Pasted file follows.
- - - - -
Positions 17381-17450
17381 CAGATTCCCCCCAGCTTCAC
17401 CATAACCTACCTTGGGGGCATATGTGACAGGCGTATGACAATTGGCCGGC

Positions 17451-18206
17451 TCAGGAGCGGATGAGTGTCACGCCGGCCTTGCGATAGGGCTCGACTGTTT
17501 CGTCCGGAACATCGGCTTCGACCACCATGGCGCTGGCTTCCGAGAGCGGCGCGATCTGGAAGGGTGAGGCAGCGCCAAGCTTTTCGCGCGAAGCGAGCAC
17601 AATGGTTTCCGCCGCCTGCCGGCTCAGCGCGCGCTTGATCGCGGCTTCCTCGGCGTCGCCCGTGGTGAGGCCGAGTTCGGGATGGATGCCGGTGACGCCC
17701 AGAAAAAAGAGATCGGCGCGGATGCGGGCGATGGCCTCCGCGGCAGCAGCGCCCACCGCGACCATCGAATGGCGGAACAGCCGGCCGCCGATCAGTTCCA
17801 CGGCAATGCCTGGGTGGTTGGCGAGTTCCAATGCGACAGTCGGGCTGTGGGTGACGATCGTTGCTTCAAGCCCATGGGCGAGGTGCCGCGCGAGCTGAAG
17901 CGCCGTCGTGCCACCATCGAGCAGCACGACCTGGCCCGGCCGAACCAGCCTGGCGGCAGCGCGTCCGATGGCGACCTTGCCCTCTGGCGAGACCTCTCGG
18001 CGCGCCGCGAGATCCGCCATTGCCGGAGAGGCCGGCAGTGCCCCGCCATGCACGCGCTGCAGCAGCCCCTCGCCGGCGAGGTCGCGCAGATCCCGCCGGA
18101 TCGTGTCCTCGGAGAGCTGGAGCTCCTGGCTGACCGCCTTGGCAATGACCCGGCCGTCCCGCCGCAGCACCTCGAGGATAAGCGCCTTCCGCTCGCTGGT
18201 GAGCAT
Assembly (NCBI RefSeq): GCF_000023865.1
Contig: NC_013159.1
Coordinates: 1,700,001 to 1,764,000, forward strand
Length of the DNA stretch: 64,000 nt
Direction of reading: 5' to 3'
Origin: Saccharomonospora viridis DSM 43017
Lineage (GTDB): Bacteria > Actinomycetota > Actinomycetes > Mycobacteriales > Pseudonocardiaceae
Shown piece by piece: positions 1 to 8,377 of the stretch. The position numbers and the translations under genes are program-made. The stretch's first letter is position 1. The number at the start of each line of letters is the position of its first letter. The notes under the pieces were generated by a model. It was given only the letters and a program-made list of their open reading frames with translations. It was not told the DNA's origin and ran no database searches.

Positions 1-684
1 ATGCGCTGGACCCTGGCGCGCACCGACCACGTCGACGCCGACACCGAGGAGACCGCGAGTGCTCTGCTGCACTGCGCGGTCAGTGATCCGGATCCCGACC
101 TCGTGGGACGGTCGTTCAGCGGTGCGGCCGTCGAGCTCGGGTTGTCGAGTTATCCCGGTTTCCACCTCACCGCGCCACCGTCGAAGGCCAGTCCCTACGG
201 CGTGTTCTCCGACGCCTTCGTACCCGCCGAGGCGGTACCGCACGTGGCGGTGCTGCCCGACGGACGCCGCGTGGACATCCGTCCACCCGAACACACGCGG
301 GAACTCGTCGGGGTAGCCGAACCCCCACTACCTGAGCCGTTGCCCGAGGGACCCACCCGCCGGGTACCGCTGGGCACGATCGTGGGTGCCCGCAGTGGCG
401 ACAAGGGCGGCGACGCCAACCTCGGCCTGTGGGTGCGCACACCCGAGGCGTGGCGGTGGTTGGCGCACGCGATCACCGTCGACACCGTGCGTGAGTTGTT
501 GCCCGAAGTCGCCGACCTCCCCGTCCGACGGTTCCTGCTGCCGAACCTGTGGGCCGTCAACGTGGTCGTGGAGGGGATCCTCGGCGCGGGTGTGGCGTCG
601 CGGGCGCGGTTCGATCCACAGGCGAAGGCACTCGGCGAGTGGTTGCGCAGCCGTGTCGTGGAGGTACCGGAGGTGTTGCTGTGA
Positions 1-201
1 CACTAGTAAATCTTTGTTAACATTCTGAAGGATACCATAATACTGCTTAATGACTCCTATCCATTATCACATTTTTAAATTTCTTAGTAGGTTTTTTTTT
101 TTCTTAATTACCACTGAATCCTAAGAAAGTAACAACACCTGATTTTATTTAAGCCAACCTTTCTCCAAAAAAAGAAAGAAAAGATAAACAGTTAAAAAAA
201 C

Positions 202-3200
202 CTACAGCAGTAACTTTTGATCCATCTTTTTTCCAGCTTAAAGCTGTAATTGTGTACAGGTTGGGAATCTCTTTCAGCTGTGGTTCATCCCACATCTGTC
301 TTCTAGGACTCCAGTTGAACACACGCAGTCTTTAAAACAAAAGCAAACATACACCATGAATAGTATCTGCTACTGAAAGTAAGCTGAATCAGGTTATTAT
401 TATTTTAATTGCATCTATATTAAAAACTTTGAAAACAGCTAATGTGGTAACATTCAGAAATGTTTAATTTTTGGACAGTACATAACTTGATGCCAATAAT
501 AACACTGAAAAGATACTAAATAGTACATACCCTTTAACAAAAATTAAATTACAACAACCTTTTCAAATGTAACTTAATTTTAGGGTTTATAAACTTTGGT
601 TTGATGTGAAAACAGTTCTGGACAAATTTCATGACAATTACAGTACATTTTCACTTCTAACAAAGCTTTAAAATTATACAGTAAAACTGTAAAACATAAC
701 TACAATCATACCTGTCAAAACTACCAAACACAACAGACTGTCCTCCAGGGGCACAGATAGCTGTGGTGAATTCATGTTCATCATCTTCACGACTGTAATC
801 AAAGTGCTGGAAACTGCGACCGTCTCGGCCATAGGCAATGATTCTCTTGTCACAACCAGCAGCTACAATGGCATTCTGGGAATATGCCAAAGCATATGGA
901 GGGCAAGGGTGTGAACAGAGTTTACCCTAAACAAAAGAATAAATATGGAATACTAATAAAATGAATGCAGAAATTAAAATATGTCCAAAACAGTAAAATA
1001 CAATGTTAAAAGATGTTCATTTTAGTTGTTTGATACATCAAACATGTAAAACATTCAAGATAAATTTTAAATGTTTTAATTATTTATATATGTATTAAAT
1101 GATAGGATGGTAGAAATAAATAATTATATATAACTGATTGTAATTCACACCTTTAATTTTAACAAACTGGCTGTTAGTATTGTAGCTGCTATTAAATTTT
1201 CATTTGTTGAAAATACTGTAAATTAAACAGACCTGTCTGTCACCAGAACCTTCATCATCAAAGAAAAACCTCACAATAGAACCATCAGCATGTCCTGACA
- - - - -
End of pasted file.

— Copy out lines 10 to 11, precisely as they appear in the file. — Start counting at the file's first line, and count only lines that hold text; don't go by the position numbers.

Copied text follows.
17901 CGCCGTCGTGCCACCATCGAGCAGCACGACCTGGCCCGGCCGAACCAGCCTGGCGGCAGCGCGTCCGATGGCGACCTTGCCCTCTGGCGAGACCTCTCGG
18001 CGCGCCGCGAGATCCGCCATTGCCGGAGAGGCCGGCAGTGCCCCGCCATGCACGCGCTGCAGCAGCCCCTCGCCGGCGAGGTCGCGCAGATCCCGCCGGA